We Need to Figure This Diabetes Thing Out; It’s Holding Us Back

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I met my running coach for coffee this morning to go over my running plan for the upcoming Tel Aviv Marathon (this Friday).

I wasn’t planning on running another marathon six weeks after the Tiberias marathon, but the desire to erase the bad experience with a positive one (especially before I set out to train for the New York Marathon), and the fact the Tel Aviv marathon is right outside my door (I will actually pass by my window at the 21st mile) made me decide to register for the full marathon.

When I arrived at the café, my coach was there siting with his laptop and a summary of my training, including the ten or so 20+ milers from before Tiberias, the Tiberias marathon splits, and the two long runs I completed in the last few weeks. We both looked at the numbers, and agreed that it would be best to start relatively slow and hope for a strong finish.

Although my coach knows my first concern is not having a repeat of the Tiberias, or even Milan marathon, and that I really want or need a positive experience, he told me he believes that I should be able to improve my PR by at least half a minute or so. The funny thing is that originally, when I suggested running in the Tel Aviv marathon, he thought running another marathon so soon after Tiberias was a very bad idea.

After he typed the paces for each part of the marathon into the spreadsheet, he looked at his notes, turned to me and said: “you know we really need to figure this diabetes thing out. It’s holding you back.”

“You need to figure out what you can eat the day before the marathon, try it out during training (the day before you run long runs), so you can really perform in the marathon.”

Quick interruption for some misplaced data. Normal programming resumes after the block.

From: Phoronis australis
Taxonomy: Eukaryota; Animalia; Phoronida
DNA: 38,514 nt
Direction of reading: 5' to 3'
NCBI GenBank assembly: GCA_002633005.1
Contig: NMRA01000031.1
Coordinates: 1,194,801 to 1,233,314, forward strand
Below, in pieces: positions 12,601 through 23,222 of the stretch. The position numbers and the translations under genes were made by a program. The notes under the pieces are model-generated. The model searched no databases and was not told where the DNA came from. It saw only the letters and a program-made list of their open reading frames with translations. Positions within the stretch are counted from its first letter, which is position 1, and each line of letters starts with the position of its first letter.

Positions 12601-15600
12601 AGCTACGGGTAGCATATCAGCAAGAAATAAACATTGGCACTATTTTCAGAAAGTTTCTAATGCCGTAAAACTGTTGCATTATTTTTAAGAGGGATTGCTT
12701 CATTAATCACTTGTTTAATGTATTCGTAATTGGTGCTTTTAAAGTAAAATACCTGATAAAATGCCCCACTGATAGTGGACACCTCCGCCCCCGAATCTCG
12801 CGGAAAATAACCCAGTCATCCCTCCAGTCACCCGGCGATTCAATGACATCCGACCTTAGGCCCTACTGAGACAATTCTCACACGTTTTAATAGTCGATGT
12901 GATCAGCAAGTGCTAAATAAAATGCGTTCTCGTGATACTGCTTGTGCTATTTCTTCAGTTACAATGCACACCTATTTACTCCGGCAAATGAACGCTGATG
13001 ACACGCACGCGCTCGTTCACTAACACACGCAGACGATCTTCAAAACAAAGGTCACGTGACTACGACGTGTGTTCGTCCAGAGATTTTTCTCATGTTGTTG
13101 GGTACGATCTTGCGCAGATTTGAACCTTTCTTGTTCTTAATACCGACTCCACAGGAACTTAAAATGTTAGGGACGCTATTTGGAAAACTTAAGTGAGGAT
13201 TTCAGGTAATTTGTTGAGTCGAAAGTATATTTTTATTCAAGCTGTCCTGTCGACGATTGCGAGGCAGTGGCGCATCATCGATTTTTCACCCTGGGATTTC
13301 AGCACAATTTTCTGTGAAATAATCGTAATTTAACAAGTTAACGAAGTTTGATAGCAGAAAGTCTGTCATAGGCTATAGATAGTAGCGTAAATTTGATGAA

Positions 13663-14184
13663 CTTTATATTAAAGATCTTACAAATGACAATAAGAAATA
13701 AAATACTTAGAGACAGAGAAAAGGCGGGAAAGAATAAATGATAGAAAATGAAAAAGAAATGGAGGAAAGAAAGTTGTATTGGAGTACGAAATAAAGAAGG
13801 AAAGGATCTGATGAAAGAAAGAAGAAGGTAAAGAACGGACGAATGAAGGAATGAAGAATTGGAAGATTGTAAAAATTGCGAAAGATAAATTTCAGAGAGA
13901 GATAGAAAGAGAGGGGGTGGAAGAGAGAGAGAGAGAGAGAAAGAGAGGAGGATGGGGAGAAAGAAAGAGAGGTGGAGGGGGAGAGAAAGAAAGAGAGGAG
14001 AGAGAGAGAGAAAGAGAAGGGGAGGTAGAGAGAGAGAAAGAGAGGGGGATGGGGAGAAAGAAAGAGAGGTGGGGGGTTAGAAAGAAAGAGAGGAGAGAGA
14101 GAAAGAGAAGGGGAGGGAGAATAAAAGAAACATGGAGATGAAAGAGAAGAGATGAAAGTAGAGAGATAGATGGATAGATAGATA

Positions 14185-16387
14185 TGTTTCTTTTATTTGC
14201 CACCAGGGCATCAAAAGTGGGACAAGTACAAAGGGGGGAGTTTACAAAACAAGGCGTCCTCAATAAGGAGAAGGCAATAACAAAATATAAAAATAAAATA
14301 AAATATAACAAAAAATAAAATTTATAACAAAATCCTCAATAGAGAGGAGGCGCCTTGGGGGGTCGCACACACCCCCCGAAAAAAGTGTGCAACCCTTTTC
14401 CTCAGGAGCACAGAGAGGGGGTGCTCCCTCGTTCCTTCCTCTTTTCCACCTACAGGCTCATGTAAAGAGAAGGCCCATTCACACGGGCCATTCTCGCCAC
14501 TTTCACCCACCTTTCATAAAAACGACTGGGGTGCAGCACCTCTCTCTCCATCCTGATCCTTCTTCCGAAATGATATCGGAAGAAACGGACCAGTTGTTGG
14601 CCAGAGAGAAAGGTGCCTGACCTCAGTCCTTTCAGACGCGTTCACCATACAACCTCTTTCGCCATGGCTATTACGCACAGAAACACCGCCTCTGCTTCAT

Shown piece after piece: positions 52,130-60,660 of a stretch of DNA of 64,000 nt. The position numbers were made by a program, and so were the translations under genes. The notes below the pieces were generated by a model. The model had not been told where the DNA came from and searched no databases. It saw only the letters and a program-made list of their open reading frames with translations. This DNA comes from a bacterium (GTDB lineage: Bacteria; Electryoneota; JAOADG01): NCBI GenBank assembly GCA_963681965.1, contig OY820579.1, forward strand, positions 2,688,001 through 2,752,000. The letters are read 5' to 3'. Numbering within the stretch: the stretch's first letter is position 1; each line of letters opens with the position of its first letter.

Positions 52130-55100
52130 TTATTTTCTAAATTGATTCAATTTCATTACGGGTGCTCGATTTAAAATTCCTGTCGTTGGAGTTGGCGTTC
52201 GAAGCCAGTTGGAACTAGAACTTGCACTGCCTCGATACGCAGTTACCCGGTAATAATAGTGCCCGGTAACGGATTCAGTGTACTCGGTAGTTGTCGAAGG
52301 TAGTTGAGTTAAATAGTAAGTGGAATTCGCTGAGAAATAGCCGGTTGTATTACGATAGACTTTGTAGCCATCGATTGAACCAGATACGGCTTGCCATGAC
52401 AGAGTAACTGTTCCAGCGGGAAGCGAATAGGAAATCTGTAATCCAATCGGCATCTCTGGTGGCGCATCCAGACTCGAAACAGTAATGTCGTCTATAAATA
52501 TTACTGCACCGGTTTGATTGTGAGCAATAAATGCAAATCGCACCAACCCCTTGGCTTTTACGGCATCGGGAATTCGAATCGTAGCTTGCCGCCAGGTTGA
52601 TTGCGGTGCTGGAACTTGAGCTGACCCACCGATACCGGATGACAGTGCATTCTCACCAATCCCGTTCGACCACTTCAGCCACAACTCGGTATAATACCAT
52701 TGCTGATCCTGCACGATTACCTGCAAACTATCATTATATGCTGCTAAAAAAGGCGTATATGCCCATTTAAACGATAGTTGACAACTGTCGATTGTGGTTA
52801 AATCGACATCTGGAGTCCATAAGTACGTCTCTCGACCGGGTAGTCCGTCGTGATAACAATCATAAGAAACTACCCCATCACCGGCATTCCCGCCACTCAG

That was all I could think to myself. I know he meant well and really wants me to be able to run as if I don’t have diabetes. But that’s the thing about diabetes: even when you have good control, it’s still there, and always unpredictable.

I tried to explain. “It changes all the time…. I don’t know why and I don’t know what affects it, besides the food, that is. Hormones, weather, sleep, stress, coffee, you name it, it all effects blood sugar.”

“I can try hard but I can’t figure it out, get over it and move on to the next challenge. There is no formula, and just when you think you’ve figured it out, you’ve finally learned to deal (or gotten over it), something – a cold, gaining 2 pounds, the weather changing – happens and you find you’re self starting from scratch again.”

My coach stared at me blankly.  I could tell that on some level he was blaming me.  He didn’t really believe I couldn’t do diabetes better.  This kind of thing used to piss me off, but I’m kind of used to it now and I try to let it go.

I don’t like people feeling bad for me because of my diabetes.  It’s true that in the case of a marathon, it’s a handicap.  But that’s my life and that’s my challenge.    Okay, my coach doesn’t get it.  No one outside of the D-world really does.  And that’s what I reminded myself as I kept myself from saying, “If I could figure this fucking diabetes thing out, don’t you think I would?”